So yes, to the OP. In my experience with my mom, they know that things are not quite right with their minds. It is heartbreaking.
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My MIL has no idea. We have told her many times, which is heart breaking for her for about a half hour then it's gone. She asks every single day. Why can't I drive? Why does the nurse have to come? If she pushes it, we tell her, but most of the time now we just stay vague and say "for your safety" or "because we love you". Sometimes I am jealous that she gets to forget. I think about it 24/7! Which I know is not healthy and something I am working on :)
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Chickiebell, that would be a good question to ask his neurologist, or whoever is managing his dementia. I would also ask if there are meds that can alleviate some of the agitation and distress.
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From what I've seen and read, it appears that, mercifully, the dementia patient is at least partially unaware of their condition. And as time goes on, they are less and less aware.
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My mother doesn't admit to anything. If she knows she has dementia, it's not something she wants others to know. So we tiptoe around the issue. Actually it is the side effects of the dementia -- the unsteady gait and falling potential -- that cause more problems than the brain deficit for her. I think the brain problems are hardest on me. It can feel like the conversations that are actually twisted are supposed to make good sense. She remembers things that never happened and rewrites things that do. Yesterday is the same as last year. There are obsessions on things that she feels explain problems she is having. She wants them fixed right now. It's like living in a land where things don't make good sense and trying to stand firm not to be thrown this way and that.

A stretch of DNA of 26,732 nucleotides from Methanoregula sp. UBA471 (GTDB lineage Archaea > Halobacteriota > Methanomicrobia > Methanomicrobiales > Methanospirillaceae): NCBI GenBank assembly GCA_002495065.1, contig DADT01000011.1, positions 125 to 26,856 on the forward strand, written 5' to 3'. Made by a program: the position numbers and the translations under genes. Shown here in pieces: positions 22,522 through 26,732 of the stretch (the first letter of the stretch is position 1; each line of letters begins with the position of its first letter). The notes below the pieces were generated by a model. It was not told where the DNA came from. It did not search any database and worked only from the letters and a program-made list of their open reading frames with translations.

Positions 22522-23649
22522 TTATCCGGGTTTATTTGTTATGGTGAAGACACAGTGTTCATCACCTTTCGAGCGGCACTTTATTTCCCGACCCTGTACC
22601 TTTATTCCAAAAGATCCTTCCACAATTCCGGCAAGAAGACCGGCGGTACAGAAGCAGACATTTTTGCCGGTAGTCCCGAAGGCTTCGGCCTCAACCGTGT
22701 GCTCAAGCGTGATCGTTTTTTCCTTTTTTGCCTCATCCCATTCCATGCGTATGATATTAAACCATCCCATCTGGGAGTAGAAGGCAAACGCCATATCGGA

She may feel like she is fine, though. I have become the competence she's lost, so she probably feels like things are pretty normal. She and I don't talk about dementia, since it would upset her. I only correct her if it is important or drives me particularly batty.
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My husband is beginning to exhibit more agitation and anxiety with his life. He is in a home and well taken care of but refuses to get out of bed. His cognitive ability is declining but he still has the ability to communicate fairly normally. He is very belligerent with the nurses and has become irritated with me. His diagnosis is FTD. My question is......where in the stage of dementia does this type of behavior begin to manifest and worsen?
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My husband is 75 and has vascular dementia. He was diagnosed in 2011 so it has been a long time and he is way down the road. When our kids were little they blamed everything they did wrong on "Little Joe". So when he does really weird things, we blam it on the "Little Joe" part of his brain. This helps him to feel it is not him, but Little Joe. I think it helps. Just today I told him to tell his Little Joe brain to tell his Little Joe legs to move. Did it really help? Who knows. He moves when he feels he can.